Edited by Rachel Ciesla and Jaxon Waterhouse
Heart of Hearts
Rachel Ciesla and Jaxon Waterhouse hold architecture and our physical selves in balance, to explore both as places of residence. Our homes weather damage and can be fixed, and equally, most of us are faced with the problem of ‘how to fix a hole in yourself’. At face value, the overlapping metaphor of body and home is straightforward, but when mediated through the site of the Bundoora Homestead, we see it is a weighty concept. Bundoora holds the indelible mark and erasure of colonialism, complex memory as a convalescent farm and later psychiatric facility, was a place for trade and later a wonderful home to the arts.
‘Healing Practices’, an exhibition in 2019 curated by Ciesla, comprises an artist-led dialogue faced with the matrix that is this site. The resulting compilation of artist and text-based responses are laced with the notion that life is non-linear, and therefore healing is durational.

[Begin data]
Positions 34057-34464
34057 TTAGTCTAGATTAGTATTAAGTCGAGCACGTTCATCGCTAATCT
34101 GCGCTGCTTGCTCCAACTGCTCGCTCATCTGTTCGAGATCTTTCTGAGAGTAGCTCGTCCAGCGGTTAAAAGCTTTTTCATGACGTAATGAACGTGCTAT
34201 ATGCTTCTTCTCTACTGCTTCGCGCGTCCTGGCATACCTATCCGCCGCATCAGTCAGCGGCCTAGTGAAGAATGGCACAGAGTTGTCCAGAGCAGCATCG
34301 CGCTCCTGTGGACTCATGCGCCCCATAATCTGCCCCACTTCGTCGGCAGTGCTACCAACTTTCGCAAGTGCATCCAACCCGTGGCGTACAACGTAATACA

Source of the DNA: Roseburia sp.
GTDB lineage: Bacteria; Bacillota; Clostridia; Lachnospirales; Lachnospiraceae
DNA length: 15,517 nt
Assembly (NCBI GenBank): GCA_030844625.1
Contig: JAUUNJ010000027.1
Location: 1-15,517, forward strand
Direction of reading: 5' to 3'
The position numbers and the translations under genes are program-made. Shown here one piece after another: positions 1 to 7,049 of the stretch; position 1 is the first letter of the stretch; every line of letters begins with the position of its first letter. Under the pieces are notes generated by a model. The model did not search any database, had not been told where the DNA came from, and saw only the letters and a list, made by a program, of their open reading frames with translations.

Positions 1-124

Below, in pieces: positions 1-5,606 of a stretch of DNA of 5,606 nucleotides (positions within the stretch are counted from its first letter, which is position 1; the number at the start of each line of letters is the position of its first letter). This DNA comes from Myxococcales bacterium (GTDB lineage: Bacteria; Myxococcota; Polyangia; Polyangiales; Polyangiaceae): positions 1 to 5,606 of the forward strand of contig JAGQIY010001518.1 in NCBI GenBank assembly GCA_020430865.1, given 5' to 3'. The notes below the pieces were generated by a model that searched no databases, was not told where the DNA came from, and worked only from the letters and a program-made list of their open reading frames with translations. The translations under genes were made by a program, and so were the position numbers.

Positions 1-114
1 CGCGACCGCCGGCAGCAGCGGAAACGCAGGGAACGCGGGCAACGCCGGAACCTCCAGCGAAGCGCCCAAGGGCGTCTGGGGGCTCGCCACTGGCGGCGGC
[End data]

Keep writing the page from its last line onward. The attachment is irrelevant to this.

‘Translate’ a poem by Bahar Sayed opens the book with a meditation on identity and trauma, and unwittingly sets the tone for the personal works to come in the title – ‘something that could be understood but never grasped’.
A reproduction of the work ‘Immigration/ Granulation’ by Zaiba Khan and Stanislava Pinchuk traces the personal journey of each artist united in several images where the body (through tattoo and jewellery) is presented as both the record and site of the record. Similarly addressing wounds to communicate healing, Dima Alhayat (2019) by Duha Ali and Justine Youssef is a video installation in which resin (bukhur) is burnt to ward off the ‘evil eye’. Ritual is an important aspect of the other practices, and at the centre of Katie West’s ‘tea-making’, a process whereby serving others she encourages mindfulness – both self-reflection and an awareness for the present moment they inhabit. These sensuous and solemn visual art projects are complemented in the ‘Healing Practices’ with moving text-based works from; Sayed, Hanann Al Daqqa and Chantelle Mitchell.
Spliced between our present-day creative voices are archival images of the ‘past life’ of the Bundoora Homestead, an eerie window into the built form which infiltrate(d) interior worlds.